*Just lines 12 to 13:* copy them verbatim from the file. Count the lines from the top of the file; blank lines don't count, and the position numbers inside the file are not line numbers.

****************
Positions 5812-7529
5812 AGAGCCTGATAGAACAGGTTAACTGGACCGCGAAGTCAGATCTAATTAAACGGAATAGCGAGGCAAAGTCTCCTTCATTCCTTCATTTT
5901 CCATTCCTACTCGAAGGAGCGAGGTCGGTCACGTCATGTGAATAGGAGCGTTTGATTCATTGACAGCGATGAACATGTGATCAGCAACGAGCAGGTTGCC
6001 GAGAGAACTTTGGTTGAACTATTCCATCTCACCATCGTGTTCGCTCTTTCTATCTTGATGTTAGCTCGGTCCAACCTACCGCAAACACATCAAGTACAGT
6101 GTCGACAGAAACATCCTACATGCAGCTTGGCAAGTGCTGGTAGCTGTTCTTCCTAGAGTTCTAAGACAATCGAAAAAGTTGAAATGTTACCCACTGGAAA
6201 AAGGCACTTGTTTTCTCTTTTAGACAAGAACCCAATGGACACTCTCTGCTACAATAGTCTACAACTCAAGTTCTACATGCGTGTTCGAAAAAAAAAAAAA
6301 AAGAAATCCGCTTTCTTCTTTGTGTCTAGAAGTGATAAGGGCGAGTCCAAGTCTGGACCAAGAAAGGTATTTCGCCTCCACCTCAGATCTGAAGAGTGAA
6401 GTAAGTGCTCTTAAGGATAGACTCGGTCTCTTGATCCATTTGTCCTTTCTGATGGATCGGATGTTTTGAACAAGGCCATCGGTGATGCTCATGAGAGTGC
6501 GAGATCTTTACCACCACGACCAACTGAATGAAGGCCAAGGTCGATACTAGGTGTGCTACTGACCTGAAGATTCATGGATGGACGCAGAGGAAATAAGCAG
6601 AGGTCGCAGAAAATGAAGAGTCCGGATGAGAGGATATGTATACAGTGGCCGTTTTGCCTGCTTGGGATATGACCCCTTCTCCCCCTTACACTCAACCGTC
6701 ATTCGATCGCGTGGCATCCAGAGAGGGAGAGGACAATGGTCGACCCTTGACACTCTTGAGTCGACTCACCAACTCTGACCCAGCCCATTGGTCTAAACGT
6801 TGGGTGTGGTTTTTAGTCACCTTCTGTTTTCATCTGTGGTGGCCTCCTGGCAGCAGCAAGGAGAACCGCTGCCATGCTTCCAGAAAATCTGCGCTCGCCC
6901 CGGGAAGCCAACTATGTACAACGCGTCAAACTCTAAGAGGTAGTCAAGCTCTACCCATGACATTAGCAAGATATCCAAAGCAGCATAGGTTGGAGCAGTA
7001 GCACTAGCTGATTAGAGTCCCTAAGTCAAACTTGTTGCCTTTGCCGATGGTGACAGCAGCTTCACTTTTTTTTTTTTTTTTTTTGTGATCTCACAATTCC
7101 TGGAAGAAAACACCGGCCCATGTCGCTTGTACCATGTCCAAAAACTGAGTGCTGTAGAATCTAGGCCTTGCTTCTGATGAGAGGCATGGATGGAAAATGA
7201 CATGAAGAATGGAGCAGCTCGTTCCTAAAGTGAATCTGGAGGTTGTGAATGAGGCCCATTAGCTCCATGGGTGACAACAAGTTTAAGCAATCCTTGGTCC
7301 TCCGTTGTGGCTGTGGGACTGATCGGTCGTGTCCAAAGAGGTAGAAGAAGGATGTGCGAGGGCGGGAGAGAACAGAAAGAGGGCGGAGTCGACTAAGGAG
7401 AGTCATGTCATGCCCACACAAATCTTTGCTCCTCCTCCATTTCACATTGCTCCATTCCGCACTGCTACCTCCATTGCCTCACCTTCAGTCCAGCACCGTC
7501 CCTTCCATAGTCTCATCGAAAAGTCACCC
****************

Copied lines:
6801 TGGGTGTGGTTTTTAGTCACCTTCTGTTTTCATCTGTGGTGGCCTCCTGGCAGCAGCAAGGAGAACCGCTGCCATGCTTCCAGAAAATCTGCGCTCGCCC
6901 CGGGAAGCCAACTATGTACAACGCGTCAAACTCTAAGAGGTAGTCAAGCTCTACCCATGACATTAGCAAGATATCCAAAGCAGCATAGGTTGGAGCAGTA